(24) results in Blog


June 12, 2016

Searching for Life on Other Worlds: Overview of Missions

Astrobiology is a cherished topic in the science news. Many people love considering questions of what extraterrestrial life might be like, what it might have in common with Earth life, and how it might be different....

Adult male red-spotted newt (Notophthalmus viridescens viridescens), a subspecies of the Eastern newt, a common salamander of eastern North America, one of the species identified as vulnerable to Bsal. (Wikimedia Commons)

June 10, 2016

Protecting Salamander Biodiversity through Citizen Science

Amphibian populations around the world have significantly declined and are facing an extinction crisis. One culprit is Batrachochytrium dendrobatidis, or Bd, a fungus that has caused amphibian die-offs by the thousands in the Americas, Europe, Africa,...


June 5, 2016

Rethinking the value of the P

In scientific disciplines, researchers tend to view the world through what’s referred to as “an objectivist” lens, seeing “social phenomena and their meanings [as having] an existence that is independent of social actors” (Bryman, 2004). As...


May 2, 2016

Europa and Enceladus: Searching for Life on Icy Moons

We hear a lot about the prospect of microorganisms existing on Mars and probes of increasing complexity that will be going there in the years to come, but the life search will also examine the outer...

A model of the double helix structure of  DNA. (Wikimedia Commons)

April 25, 2016

The secret of life revealed: Today in science history

On April 25, 1953, the “secret of life” was revealed in a short article in Nature that began, “We wish to suggest a structure for the salt of deoxyribose nucleic acid (D.N.A.). This structure has novel...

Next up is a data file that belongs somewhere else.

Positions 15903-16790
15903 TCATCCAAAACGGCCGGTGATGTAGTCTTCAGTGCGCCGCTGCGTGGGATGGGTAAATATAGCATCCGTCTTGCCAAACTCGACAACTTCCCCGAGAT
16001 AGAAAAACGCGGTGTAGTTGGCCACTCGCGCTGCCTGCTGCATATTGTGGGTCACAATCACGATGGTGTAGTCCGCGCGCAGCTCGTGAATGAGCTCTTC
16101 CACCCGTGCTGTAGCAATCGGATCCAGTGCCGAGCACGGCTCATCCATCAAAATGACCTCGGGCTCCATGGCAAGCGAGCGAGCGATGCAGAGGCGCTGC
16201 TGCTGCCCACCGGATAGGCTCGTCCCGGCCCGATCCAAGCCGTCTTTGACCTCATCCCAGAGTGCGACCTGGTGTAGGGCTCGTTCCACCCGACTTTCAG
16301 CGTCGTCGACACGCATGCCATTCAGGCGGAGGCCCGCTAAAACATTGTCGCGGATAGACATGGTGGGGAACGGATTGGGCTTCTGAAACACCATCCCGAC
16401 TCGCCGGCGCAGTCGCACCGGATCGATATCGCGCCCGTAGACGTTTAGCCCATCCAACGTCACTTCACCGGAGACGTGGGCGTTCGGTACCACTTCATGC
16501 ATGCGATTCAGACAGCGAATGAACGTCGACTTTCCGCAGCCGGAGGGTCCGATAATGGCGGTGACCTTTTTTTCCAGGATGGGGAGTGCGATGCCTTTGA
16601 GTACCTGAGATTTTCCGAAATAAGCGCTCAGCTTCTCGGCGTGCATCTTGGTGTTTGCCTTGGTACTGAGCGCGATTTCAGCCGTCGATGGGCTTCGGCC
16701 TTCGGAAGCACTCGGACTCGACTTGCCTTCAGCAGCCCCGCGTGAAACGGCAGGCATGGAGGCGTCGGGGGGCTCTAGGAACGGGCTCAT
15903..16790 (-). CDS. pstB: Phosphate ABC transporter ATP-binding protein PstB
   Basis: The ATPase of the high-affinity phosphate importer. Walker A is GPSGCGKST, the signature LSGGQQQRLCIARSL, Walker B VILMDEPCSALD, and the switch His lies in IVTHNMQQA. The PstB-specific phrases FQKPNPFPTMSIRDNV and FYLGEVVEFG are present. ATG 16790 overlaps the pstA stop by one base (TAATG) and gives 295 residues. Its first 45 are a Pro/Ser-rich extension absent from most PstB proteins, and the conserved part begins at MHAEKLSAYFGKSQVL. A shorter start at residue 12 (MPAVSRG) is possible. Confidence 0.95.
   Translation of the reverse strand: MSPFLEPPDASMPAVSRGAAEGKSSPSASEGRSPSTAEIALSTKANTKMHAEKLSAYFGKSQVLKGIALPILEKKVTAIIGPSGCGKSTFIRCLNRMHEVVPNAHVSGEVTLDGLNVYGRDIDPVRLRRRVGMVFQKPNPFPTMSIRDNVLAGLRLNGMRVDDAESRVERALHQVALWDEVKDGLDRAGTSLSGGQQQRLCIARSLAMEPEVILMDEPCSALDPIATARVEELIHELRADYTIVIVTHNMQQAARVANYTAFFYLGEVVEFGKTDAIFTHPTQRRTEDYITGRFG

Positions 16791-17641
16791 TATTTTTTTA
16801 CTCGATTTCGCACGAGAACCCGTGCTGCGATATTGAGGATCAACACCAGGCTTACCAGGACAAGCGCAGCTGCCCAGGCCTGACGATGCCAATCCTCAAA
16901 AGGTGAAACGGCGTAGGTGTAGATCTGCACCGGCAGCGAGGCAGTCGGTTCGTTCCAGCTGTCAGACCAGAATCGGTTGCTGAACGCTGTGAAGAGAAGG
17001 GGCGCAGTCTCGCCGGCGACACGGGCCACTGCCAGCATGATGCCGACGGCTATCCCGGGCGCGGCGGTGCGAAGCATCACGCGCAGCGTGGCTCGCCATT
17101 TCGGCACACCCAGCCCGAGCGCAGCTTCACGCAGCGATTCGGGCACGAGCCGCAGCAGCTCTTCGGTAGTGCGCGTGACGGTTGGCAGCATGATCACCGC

A Tyrannosaurus rex skeleton on display at the American Museum of Natural History. (Credit: Eqdoktor, Wikimedia Commons)

April 3, 2016

Tyrannosaur tracks show scientists how fast an ancient predator could move

Just north of the town of Glenrock, Wyoming, a stretch of ancient yellow sandstone is studded with a killer’s footprints. About 66 million years ago, a Tyrannosaurus rex strode through the wet sand of what was...


March 14, 2016

Celebrating All Things Pi on 3/14

There’s no better time to celebrate the magic of mathematics than Pi Day, which of course is on 3/14. Called by some the geekiest day of the year, Pi Day (also Albert Einstein’s birthday) is a great...

(c) New York Times

February 27, 2016

Research in the Classroom: Taking Action

The idea of conducting research can instill fear in many who are unfamiliar with its many varieties. Particularly in science-related areas, it’s easy to conjure images of white-coated, protective-goggle-wearing individuals hunkered over Erlenmeyer flasks waiting for...

A carved relief of the Babylonian god Marduk. (Credit: Rmashhadi/Wikimedia Commons)

February 20, 2016

The ancient Babylonians calculated Jupiter’s position long before NASA

To the ancient Babylonians, the planet Jupiter was more than a bright light in the Mesopotamian night sky: It was the celestial manifestation of their god, Marduk. Jupiter’s location told of Marduk’s plans for them, such...

Katherine Johnson (1918-), mathematician, at her desk with a "Celestial Training Device." (Credit: NASA)

February 1, 2016

Celebrating African Americans in STEM: Katherine Johnson

To celebrate National African American History Month, we applaud Katherine G. Johnson, a living legend in the fields of math, physics, and space science. A lifelong love affair with numbers brought Johnson from a small town...